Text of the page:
In our very first essay, we wrote the following:
“If you are a person who buys the states’ rights argument … or you fly the rebel flag in your front yard … or you still think women look really nice in hoop skirts, we politely suggest you find other amusements on the web. The Bitter Southerner is not for you. The Bitter Southerner is for the rest of us. It is about the South that the rest of us know: the one we live in today and the one we hope to create in the future.”
Within hours after this story was published, four of our readers objected publicly, on Facebook and Twitter, to the fact that we had chosen to commission a story about a company in Birmingham, Ala., called Confederate Motorcycles. One of those comments hit us very hard.
“For a site that tries to combat tired Southern stereotypes, this just felt off,” this reader wrote. “And with the name (Confederate) being so provocative and loaded, it wasn't exactly dealt with head on.”
Those comments started some very deep conversations among all of us here at The Bitter Southerner. We suppose that some might ask, well, why make such a fuss over opinions expressed by only four readers?
Because their comments made us ask ourselves a damned hard question: Are we living up to what we stand for?
Unlike The New York Times, we do not have a person in the position of Public Editor to deal with such questions. But those four readers, knowingly or not, stepped into the role that all good public editors should play: They held us accountable to the statement of purpose with which we began this work a year and a half ago.
In response to their comments, I wrote the following on our Facebook page: “The truth is that we almost decided not to do this story simply because the company was named ‘Confederate.’ But then we learned that owner Matt Chambers' thinking behind the name was rather more complex than one would expect, as you'll see in Dan Carney's reporting. Chambers is an independent thinker, and we respect that. In addition, one thing is undeniable: These bikes are just amazingly beautiful, and they are being produced by a group of consummate craftsmen in Birmingham, Ala. That's why we chose to do the piece.”
The South is a complex place. We do not all think alike. But The Bitter Southerner made a promise to focus on “the South we live in today and the one we hope to create in the future.” And we have made it plain more than once in the past that we have little respect — make that no respect — for those who revel in a vision of an “Old South” that existed only through the labor of enslaved people.
So the question for us became this:
Simply by doing a story about a company with the word “Confederate” in its name, did we violate the trust our readers had put in us? And make no mistake: We value that trust with every ounce of energy we have. The Bitter Southerner is nothing without it.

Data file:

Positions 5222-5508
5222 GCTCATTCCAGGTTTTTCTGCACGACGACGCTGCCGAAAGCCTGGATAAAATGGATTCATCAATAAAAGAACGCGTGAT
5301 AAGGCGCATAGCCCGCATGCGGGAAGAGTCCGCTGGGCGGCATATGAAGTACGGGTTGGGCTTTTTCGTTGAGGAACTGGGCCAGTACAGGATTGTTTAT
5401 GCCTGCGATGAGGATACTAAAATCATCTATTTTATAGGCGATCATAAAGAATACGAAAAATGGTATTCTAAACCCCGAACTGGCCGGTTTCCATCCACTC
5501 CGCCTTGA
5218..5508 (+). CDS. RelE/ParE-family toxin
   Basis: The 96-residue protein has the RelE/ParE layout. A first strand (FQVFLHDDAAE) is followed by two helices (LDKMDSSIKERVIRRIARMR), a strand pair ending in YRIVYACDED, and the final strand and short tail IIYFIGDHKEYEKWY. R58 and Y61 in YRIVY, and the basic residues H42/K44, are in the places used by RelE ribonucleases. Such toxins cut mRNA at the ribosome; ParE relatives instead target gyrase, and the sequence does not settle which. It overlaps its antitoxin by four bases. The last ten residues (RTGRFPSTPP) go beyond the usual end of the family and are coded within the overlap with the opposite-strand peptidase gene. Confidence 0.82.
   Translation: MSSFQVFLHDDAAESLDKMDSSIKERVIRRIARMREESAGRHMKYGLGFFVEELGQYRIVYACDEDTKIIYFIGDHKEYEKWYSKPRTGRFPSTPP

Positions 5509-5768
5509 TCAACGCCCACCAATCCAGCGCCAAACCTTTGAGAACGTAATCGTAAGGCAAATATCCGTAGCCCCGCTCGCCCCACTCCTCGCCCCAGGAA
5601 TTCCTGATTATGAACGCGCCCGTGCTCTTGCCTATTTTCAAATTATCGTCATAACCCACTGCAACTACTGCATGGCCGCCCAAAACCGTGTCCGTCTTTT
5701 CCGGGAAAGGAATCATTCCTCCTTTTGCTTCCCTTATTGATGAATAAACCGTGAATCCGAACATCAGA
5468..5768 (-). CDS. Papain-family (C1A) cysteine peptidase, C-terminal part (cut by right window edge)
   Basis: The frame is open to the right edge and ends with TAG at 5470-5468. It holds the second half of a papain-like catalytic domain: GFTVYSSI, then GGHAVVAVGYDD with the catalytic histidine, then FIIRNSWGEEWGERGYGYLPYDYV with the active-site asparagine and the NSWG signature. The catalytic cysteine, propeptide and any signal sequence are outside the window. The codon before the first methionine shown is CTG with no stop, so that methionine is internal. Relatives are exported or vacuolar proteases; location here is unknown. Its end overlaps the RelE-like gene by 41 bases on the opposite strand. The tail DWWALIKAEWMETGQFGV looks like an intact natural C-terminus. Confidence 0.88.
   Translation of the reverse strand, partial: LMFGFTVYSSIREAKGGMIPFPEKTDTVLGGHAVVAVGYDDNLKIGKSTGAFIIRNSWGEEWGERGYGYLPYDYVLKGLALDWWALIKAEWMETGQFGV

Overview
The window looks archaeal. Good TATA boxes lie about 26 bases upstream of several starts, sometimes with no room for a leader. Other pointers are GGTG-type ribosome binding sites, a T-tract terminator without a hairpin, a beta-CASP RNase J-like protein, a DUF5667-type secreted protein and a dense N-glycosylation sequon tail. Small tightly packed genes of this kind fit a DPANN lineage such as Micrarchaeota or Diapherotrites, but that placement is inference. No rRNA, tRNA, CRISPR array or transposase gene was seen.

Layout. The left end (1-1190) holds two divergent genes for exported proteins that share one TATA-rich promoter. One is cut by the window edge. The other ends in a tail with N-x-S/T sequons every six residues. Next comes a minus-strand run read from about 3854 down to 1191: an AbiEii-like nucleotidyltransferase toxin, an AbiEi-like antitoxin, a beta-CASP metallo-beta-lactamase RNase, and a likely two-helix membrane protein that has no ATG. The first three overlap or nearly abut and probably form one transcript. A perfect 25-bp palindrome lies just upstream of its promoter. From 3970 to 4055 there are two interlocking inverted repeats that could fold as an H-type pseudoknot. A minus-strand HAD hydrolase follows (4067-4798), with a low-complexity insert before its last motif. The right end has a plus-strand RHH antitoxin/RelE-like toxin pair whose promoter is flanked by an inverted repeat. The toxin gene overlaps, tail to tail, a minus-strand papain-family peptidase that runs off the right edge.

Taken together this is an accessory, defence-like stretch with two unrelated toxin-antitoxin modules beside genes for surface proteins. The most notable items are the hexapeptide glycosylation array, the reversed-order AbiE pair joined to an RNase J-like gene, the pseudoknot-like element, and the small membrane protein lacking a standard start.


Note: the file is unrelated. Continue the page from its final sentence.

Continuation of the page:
The name did give us misgivings about doing this piece from the beginning, and the reader who suggested that we had “glossed over” a “charged name” got our attention. But we always attempt not to make snap judgments about the issues we cover, many of which are by their very nature “charged.”
When we first asked our readers for financial support last August, we said the mission of The Bitter Southerner is this:
The Bitter Southerner exists to support anyone who yearns to claim their Southern identity proudly and without shame — regardless of their age, race, gender, ethnic background, place of origin, politics, sexual orientation, creed, religion, or lack of religion.
In none of our encounters with Confederate’s founder, Matt Chambers, did we uncover any reason to believe he harbored prejudice against anyone. In all our encounters with him, we found him to be one of those rare, truly independent thinkers. Few people we meet give the depth of thought to how they want to build their lives and businesses that Matt Chambers gives. We did not agree with everything that came out of his mouth, but if we chose to write only about those who agreed with our points of view, we would fall short of reaching our larger goal: to paint a full and genuine picture of the modern South’s real cultural landscape.
The place we live is complex. The issues The Bitter Southerner addresses are sometimes trivial, but sometimes they are also complex. In retrospect, had we heard the voices of the readers who objected to the story before we published it, the story would have come out differently. We would have been more careful not to “gloss over” the charged nature of the company’s name.
We are grateful to our readers for holding us accountable. You hold us to higher standards than we sometimes hold ourselves. Thank you for keeping us honest, and we’ll keep doing the best we can to honor the trust you’ve placed in us.
- Chuck Reece